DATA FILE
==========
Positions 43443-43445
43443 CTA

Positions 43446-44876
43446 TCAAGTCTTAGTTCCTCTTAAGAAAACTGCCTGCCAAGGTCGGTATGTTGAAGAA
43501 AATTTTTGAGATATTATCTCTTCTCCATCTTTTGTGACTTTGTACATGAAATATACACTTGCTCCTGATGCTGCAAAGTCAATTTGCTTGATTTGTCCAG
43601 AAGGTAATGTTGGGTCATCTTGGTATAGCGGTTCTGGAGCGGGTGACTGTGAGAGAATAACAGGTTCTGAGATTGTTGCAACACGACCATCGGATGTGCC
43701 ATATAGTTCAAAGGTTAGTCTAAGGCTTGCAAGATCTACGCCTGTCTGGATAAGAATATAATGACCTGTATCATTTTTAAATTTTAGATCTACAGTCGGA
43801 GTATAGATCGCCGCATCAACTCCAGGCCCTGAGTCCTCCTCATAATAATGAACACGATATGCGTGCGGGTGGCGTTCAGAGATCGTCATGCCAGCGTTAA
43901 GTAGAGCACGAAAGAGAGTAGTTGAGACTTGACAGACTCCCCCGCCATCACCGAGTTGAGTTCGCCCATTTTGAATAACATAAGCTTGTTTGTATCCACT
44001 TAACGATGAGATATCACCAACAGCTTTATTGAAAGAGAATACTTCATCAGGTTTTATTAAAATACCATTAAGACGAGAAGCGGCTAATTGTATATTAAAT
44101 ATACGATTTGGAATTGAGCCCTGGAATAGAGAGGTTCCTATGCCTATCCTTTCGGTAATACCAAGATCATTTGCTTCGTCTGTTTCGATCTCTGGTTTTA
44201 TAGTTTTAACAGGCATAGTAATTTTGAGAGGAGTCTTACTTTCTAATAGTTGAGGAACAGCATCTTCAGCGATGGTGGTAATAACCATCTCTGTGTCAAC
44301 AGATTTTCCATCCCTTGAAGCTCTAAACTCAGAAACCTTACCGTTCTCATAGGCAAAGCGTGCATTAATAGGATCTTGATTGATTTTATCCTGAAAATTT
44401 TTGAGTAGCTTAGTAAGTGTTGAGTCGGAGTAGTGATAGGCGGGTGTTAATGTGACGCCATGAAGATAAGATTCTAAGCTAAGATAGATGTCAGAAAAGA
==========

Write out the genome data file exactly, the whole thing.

Positions 43443-43445
43443 CTA

Positions 43446-44876
43446 TCAAGTCTTAGTTCCTCTTAAGAAAACTGCCTGCCAAGGTCGGTATGTTGAAGAA
43501 AATTTTTGAGATATTATCTCTTCTCCATCTTTTGTGACTTTGTACATGAAATATACACTTGCTCCTGATGCTGCAAAGTCAATTTGCTTGATTTGTCCAG
43601 AAGGTAATGTTGGGTCATCTTGGTATAGCGGTTCTGGAGCGGGTGACTGTGAGAGAATAACAGGTTCTGAGATTGTTGCAACACGACCATCGGATGTGCC
43701 ATATAGTTCAAAGGTTAGTCTAAGGCTTGCAAGATCTACGCCTGTCTGGATAAGAATATAATGACCTGTATCATTTTTAAATTTTAGATCTACAGTCGGA
43801 GTATAGATCGCCGCATCAACTCCAGGCCCTGAGTCCTCCTCATAATAATGAACACGATATGCGTGCGGGTGGCGTTCAGAGATCGTCATGCCAGCGTTAA
43901 GTAGAGCACGAAAGAGAGTAGTTGAGACTTGACAGACTCCCCCGCCATCACCGAGTTGAGTTCGCCCATTTTGAATAACATAAGCTTGTTTGTATCCACT
44001 TAACGATGAGATATCACCAACAGCTTTATTGAAAGAGAATACTTCATCAGGTTTTATTAAAATACCATTAAGACGAGAAGCGGCTAATTGTATATTAAAT
44101 ATACGATTTGGAATTGAGCCCTGGAATAGAGAGGTTCCTATGCCTATCCTTTCGGTAATACCAAGATCATTTGCTTCGTCTGTTTCGATCTCTGGTTTTA
44201 TAGTTTTAACAGGCATAGTAATTTTGAGAGGAGTCTTACTTTCTAATAGTTGAGGAACAGCATCTTCAGCGATGGTGGTAATAACCATCTCTGTGTCAAC
44301 AGATTTTCCATCCCTTGAAGCTCTAAACTCAGAAACCTTACCGTTCTCATAGGCAAAGCGTGCATTAATAGGATCTTGATTGATTTTATCCTGAAAATTT
44401 TTGAGTAGCTTAGTAAGTGTTGAGTCGGAGTAGTGATAGGCGGGTGTTAATGTGACGCCATGAAGATAAGATTCTAAGCTAAGATAGATGTCAGAAAAGA